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Breast Feeding Can Help Control Food Allergies

Study shows that nursing will delay or prevent certain allergies

TUESDAY, May 28, 2002 (HealthDayNews) -- Nursing mothers with a family history of allergies could prevent or delay food allergies in their babies by avoiding certain foods.

Peanuts, eggs and cow's milk are among the foods that you should avoid when you're nursing, according to a recent report in the New England Journal of Medicine.

About six percent of children may develop a food allergy by age two, and studies indicate that infants with a family history of allergy may be two-to-three times more likely to develop an allergy.

Exclusive breast feeding of infants for the first six to 12 months of life is often recommended to prevent development of milk or soy allergies.

The Food Allergy and Anaphylaxis Network (FAAN) has put together a brochure of strategies and precautions for mothers of babies at risk of developing an allergy.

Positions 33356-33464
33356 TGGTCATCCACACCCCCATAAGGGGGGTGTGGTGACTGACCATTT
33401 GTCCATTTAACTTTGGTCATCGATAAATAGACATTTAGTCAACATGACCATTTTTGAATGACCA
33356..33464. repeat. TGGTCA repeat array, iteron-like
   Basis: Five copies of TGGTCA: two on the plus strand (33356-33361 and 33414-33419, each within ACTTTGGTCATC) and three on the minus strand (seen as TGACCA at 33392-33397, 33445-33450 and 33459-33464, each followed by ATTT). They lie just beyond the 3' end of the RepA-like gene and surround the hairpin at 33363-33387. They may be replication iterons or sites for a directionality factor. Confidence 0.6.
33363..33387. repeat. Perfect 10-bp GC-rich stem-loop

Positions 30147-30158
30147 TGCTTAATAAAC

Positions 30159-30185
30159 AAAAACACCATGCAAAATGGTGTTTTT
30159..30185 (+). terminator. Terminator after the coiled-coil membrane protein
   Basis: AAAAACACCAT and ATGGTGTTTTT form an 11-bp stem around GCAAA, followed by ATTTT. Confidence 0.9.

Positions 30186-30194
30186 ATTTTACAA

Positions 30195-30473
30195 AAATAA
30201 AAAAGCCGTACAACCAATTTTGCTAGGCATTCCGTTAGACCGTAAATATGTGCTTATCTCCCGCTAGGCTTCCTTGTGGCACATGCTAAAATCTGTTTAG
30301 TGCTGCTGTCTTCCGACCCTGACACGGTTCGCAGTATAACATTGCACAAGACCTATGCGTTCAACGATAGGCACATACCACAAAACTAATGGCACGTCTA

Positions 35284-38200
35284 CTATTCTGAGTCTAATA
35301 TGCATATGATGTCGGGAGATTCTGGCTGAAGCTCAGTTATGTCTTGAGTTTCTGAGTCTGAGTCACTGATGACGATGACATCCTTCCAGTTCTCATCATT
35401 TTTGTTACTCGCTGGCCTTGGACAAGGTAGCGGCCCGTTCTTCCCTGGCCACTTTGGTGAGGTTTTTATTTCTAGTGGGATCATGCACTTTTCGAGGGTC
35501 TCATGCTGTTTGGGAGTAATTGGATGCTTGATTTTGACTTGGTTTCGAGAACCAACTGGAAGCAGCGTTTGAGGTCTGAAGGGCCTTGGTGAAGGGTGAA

Between six and seven million Americans have a food allergy, and it results in about 30,000 trips to hospital emergency rooms each year. Between 150 to 200 people die each year because of severe allergic reactions to food.

Here are some general food allergy management tips from FAAN and the American College of Allergy, Asthma and Immunology (ACAAI):

  • Carefully check all ingredient labels.
  • Learn other names of the food responsible for the allergy.
  • Be cautious when eating in restaurants because staff may not be aware of specific menu ingredients or how food is prepared.
  • Beware of food packaged in multi-packs with other foods. There is the danger of cross-contamination.
  • Learn to recognize food allergy symptoms and be prepared to handle an allergic reaction. Teach this to family and friends.
  • Always carry epinephrine if you've had a previous severe allergic reaction. Wear a medical bracelet or necklace to alert medical personnel or caregivers about your food allergies.

More information

To request the FAAN brochure "Preventing or Delaying the Onset of Food Allergies in Infants", phone 1-800-929-4040 or visit their Web site.

You can get more information about food allergies at the ACAAI. Or phone them at 1-800-842-7777.

SOURCE: News release, May 2002, Food Allergy and Anaphylaxis Network
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